CCT is a eukaryotic cytosolic chaperonin with large oligomers composed of eight subunits. Chaperonins are a ubiquitous family of proteins that assist the folding of other proteins, and are split into two main groups. One is GroEL proteins, which are present in eubacteria and in the eukaryotic organelles of endosymbiotic origin (mitochondria and chloroplast) and which are the most well characterized (24, 25). The other is CCT proteins, which are found in archaebacteria and in the cytosol of eukaryotic organisms. Although CCT proteins share little sequence homology with eubacterial counterparts, they are more heterogeneous in structure and composition (16). CCT is primarily involved in the folding of actin and tubulin, but data suggest additional cellular roles. CCT is composed of eight different, albeit homologous, subunits (CCTα,- β, -γ, -δ, -ϵ, -ζ, -η, and -θ; CCT1–CCT8). Previous studies have focused on the chaperone function, including the folding mechanism with its main substrates actin (26) and tubulin (27). Some research has focused on the role of CCT in diseases caused by damage to cytoskeleton structure, including tumors (28, 29) and some neurodegenerative diseases (30). CCT6A is a self-protein that also exists in the normal human plasma, but is not expressed on the PBMC surface. This explains our results showing that the SL2 peptide binds to both normal plasma and plasma of SLE patients, but not to both PBMCs.
HSPs, a major chaperone family, are up-regulated under stressful conditions, and are involved in immune responses to various pathogens and tumors. They are also the target antigens for γδ T cells (5, 6). In this study, we demonstrated that the molecular chaperone CCT6A is recognized by γδ T cells. There are two key problems to be solved regarding the interaction of CCT6A and γδ T cells. First, given that CCT6A is one of the subunits of the CCT complex, can γδ T cells recognize only CCT6A, or can they also identify other CCT subunits? Second, HSPs are stress-induced proteins that can be ectopically expressed on the surface of target cells, and that are shed from the cell surface, presenting in the serum of cancer patients as a soluble form under stress conditions. Does the eukaryotic CCT family have stress-induced characteristics as well? In this study, we found that CCT6A is expressed on the surface of some HK-2 cells, but not PBMCs. In addition, we found high concentrations of CCT6A in plasma from a considerable number of healthy individuals. However, the detailed mechanism is still unclear.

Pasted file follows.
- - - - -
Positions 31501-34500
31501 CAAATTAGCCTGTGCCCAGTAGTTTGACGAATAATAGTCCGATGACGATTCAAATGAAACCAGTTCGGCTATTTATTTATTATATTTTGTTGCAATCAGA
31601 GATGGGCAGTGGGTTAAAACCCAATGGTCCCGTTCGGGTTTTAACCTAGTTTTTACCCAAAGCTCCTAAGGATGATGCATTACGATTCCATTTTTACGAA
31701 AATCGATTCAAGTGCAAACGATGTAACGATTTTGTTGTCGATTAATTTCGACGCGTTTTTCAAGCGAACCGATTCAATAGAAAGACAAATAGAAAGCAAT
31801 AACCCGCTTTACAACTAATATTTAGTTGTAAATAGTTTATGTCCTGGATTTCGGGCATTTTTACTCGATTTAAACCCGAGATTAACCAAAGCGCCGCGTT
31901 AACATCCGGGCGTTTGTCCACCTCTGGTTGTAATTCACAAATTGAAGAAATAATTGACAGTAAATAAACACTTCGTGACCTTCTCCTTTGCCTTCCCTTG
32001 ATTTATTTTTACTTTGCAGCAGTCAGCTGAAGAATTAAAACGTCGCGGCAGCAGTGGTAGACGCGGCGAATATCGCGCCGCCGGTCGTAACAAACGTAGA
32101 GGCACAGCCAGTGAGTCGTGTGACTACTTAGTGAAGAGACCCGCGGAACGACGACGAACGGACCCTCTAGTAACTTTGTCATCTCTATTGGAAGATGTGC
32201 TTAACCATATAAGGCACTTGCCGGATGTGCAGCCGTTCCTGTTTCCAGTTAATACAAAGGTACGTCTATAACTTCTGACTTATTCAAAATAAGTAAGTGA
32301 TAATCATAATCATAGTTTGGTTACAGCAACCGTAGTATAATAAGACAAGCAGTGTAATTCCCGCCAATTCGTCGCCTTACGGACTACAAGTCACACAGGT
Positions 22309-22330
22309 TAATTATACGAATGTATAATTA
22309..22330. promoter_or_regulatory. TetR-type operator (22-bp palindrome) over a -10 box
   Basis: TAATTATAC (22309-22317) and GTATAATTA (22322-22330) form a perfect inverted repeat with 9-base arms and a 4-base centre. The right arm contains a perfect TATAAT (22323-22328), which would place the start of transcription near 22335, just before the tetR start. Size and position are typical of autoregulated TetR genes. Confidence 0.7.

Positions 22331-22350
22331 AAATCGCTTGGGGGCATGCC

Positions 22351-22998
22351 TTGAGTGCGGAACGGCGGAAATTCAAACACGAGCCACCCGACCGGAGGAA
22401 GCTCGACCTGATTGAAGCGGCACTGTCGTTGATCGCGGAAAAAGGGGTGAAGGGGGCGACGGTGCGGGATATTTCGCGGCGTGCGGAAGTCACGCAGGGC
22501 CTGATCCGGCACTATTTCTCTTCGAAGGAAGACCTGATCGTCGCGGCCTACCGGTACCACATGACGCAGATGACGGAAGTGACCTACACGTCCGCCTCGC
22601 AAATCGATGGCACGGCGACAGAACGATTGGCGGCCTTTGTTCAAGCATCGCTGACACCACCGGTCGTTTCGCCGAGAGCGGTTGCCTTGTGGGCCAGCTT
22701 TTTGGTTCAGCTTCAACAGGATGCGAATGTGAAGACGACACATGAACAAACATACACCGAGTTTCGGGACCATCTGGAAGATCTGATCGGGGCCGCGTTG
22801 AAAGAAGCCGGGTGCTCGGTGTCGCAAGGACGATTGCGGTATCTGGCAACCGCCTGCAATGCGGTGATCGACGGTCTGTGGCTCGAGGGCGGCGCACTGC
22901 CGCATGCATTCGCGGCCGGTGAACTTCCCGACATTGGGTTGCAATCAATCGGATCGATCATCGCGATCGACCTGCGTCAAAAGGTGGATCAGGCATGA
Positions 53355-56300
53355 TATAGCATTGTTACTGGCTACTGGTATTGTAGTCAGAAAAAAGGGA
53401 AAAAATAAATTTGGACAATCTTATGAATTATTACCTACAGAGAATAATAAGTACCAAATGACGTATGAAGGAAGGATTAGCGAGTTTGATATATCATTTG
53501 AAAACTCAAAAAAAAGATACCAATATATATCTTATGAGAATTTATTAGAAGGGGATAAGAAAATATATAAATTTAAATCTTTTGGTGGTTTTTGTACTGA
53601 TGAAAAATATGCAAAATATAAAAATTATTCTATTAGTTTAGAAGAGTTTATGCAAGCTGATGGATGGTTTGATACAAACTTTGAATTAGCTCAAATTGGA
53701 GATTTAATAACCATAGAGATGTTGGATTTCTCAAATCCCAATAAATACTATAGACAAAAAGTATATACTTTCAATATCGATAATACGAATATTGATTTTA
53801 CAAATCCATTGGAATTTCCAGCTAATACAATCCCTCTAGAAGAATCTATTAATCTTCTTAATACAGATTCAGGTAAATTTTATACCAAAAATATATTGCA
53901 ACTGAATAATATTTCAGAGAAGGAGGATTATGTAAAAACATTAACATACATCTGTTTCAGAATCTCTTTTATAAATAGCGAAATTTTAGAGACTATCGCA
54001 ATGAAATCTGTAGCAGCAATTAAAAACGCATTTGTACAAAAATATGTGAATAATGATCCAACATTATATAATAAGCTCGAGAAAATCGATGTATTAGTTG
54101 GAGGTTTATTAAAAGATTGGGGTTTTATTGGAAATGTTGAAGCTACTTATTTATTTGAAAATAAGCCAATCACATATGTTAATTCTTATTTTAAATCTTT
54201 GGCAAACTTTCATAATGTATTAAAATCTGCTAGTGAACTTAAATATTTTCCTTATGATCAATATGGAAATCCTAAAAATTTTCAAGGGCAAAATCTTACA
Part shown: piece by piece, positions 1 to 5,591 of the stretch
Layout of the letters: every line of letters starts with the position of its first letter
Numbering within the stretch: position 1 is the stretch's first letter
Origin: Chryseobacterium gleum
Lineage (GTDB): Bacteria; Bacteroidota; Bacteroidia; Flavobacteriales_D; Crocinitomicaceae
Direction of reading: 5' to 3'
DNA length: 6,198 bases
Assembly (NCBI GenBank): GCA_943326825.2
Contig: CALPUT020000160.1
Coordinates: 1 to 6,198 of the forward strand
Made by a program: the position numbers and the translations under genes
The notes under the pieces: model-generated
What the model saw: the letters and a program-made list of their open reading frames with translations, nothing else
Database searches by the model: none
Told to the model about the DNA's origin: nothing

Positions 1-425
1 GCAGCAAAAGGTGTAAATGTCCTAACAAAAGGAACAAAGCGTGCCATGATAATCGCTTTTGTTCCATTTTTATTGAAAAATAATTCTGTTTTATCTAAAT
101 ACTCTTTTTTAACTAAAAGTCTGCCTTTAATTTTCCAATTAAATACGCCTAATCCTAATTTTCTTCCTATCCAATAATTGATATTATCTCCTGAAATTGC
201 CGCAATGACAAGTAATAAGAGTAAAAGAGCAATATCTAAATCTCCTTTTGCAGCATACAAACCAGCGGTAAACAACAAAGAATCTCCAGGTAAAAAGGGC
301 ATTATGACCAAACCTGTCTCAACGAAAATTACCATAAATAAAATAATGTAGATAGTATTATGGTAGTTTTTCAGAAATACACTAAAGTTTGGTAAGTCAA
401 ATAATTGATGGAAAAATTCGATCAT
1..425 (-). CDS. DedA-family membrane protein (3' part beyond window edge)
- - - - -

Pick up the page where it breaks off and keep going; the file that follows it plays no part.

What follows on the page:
Autoimmune diseases, including SLE and RA, are characterized by abnormal immune responses to self-antigens. Although the pathogenesis of most autoimmune diseases is not yet fully elucidated, it is generally accepted that they are induced by environmental factors on a genetically susceptible background, leading to abnormality in antigen recognition, antigen presentation, and T/B lymphocyte activation and differentiation, and subsequently resulting in enhanced production of proinflammatory cytokines and autoantibodies, which eventually cause damage to specific organs and tissues.
The roles of γδ T cells in the pathogenesis of autoimmune diseases have attracted attention in recent years (9). As a subset of T cells that bridge innate and adaptive immunity, γδ T cells display different functions in the pathogenesis of autoimmune diseases including antigen presentation, proinflammatory, and B cell helper functions. Much evidence suggests that γδ T cells confer immunoregulatory functions by interacting with regulatory T cells. We previously demonstrated a novel human regulatory γδ T cell with CD27+CD45RA− Vδ1 phenotype and demonstrated their suppressive effect on the proliferation of autologous naive CD4+ T cells (12).